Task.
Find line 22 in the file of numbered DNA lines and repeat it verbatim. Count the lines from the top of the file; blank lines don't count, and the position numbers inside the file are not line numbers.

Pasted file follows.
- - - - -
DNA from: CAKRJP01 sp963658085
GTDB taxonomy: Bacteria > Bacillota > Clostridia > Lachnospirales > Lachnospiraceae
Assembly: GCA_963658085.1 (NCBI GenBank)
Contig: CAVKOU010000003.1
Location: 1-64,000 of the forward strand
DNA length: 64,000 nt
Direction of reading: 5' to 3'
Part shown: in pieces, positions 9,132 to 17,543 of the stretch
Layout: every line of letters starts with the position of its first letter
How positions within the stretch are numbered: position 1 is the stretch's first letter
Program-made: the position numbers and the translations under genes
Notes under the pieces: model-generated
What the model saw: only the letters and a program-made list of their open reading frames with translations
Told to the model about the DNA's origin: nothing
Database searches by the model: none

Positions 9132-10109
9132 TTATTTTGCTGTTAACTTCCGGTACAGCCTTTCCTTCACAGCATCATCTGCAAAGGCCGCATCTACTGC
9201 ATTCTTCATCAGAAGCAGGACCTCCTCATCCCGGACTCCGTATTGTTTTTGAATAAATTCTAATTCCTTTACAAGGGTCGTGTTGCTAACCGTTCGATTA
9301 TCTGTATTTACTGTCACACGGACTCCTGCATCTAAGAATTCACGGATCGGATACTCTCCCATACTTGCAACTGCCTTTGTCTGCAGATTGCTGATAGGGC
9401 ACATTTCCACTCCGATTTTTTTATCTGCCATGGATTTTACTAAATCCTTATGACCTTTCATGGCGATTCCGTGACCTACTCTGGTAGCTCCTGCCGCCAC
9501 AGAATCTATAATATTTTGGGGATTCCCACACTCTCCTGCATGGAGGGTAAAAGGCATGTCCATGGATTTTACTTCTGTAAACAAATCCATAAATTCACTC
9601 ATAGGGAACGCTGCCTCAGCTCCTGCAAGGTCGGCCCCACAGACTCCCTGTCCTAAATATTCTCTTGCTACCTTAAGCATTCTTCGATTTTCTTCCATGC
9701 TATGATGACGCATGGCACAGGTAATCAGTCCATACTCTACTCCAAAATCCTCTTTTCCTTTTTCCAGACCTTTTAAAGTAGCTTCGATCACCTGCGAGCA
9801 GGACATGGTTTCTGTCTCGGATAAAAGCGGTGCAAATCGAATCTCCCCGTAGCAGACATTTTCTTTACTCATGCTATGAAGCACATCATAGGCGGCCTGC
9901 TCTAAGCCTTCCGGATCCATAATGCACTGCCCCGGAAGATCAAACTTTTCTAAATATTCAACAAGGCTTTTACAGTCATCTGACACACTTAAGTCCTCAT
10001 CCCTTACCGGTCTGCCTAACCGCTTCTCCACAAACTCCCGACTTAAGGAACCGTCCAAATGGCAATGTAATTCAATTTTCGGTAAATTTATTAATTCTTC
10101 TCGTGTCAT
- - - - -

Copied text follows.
9601 ATAGGGAACGCTGCCTCAGCTCCTGCAAGGTCGGCCCCACAGACTCCCTGTCCTAAATATTCTCTTGCTACCTTAAGCATTCTTCGATTTTCTTCCATGC